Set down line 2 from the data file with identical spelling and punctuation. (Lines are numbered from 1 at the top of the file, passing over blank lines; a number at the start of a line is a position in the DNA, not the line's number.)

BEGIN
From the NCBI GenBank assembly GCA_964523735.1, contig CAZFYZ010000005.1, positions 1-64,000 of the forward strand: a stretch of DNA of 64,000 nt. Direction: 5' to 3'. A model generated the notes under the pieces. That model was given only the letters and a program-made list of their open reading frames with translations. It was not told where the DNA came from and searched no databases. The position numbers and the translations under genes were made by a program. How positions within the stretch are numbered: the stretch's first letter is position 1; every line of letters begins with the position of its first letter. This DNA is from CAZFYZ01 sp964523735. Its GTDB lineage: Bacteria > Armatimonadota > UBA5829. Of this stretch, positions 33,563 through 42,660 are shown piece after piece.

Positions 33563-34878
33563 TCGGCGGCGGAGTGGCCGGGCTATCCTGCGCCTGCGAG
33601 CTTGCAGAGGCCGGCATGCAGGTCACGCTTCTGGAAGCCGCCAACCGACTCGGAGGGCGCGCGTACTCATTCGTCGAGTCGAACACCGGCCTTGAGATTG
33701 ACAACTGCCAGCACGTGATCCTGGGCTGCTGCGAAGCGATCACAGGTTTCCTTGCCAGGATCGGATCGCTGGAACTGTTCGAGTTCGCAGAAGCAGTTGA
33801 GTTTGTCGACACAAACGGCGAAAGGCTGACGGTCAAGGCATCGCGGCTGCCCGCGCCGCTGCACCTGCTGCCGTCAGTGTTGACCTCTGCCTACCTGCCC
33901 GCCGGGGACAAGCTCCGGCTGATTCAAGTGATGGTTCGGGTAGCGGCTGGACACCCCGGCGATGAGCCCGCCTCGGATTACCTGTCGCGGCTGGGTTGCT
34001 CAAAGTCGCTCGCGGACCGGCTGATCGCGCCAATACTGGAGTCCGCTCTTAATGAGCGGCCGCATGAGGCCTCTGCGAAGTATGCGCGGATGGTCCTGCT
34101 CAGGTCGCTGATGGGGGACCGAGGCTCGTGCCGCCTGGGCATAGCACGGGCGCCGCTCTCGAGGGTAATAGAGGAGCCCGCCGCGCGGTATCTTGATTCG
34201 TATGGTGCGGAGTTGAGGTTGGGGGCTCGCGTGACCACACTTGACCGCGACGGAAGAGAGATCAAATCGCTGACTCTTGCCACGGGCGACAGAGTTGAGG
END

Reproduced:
Positions 33563-34878